I have shared much of my intellectual property online under a Creative Commons license. It has brought me a lot of harassment and stress. Importing my content also brought a tidal wave of abuse attached to those posts; the unreasonable requests I receive for additional free service; the emotional labour demanded of me as a woman of colour; and the inequality reproduced by some of the people who consume my work. Academics, for example, rely on blogs like mine to pad out their courses, without much consideration for what it all costs to the wellbeing of minority women bloggers. My blog is public for all to use and enjoy, however, the people who reach out often make unreasonable and unethical demands for me to give them more of my time, and additional work without compensation.
I stopped enjoying publishing on my blog during these past six months. Instead, I did a lot of reflection about how to proceed in this work. From January to April, I only wrote and published one blog post specifically for The Other Sociologist. That was about my time in the Central Coast. That particular post took three months to write for a range of reasons, including the fact that I’ve been working on a large research project which I hope to share with you in the coming months. This year, I have published primarily on my Twitter, and then expanded those posts for my blog.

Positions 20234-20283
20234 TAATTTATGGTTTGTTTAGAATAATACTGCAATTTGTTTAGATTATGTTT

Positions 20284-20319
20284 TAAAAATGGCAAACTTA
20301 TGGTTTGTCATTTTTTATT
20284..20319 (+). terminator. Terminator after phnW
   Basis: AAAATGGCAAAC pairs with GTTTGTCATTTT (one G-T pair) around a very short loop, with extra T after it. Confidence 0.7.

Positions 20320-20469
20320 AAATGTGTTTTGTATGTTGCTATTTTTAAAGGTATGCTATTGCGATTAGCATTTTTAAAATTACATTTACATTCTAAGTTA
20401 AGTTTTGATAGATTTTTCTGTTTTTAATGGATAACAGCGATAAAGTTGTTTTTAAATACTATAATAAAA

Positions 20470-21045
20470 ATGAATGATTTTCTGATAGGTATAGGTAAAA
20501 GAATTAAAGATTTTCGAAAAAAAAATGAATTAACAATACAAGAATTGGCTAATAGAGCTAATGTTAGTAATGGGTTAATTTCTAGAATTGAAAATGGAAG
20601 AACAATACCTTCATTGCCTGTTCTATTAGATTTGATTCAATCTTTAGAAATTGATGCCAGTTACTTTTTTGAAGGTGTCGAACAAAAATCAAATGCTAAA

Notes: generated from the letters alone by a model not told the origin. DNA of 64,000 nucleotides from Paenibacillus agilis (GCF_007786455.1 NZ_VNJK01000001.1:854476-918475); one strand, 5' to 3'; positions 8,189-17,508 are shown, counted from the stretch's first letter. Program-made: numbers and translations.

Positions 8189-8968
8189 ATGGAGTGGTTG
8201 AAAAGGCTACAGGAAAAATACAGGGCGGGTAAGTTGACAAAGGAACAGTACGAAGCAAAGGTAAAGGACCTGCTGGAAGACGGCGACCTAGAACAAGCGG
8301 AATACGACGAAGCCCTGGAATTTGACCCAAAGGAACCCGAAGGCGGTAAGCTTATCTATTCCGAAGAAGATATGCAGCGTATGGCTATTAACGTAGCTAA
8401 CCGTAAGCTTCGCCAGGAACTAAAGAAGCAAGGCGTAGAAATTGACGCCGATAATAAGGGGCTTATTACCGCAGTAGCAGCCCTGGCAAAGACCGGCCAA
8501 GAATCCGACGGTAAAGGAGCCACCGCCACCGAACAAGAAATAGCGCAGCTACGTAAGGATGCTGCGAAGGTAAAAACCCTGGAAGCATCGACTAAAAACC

In truth, it’s been tough to find the energy and will to return to regular blogging. People expect a lot from women of colour bloggers: to be educated, to have their questions answered, to have their fragile world views reaffirmed. “Maybe this isn’t really racism?” “This article on sexism is sexist against men!” A simple thank you is rare. I don’t monetise my content. I don’t ask for anything except basic respect through my commenting policy, and even then the majority of emails I receive are from academics and publishers asking for me to work for free, or I wade through some bizarre media requests, and, of course, I field a heap of abuse, alongside dealing with people who defy my contact policy (I can’t help with homework, assignments or theses, yet many people think they should be the exception).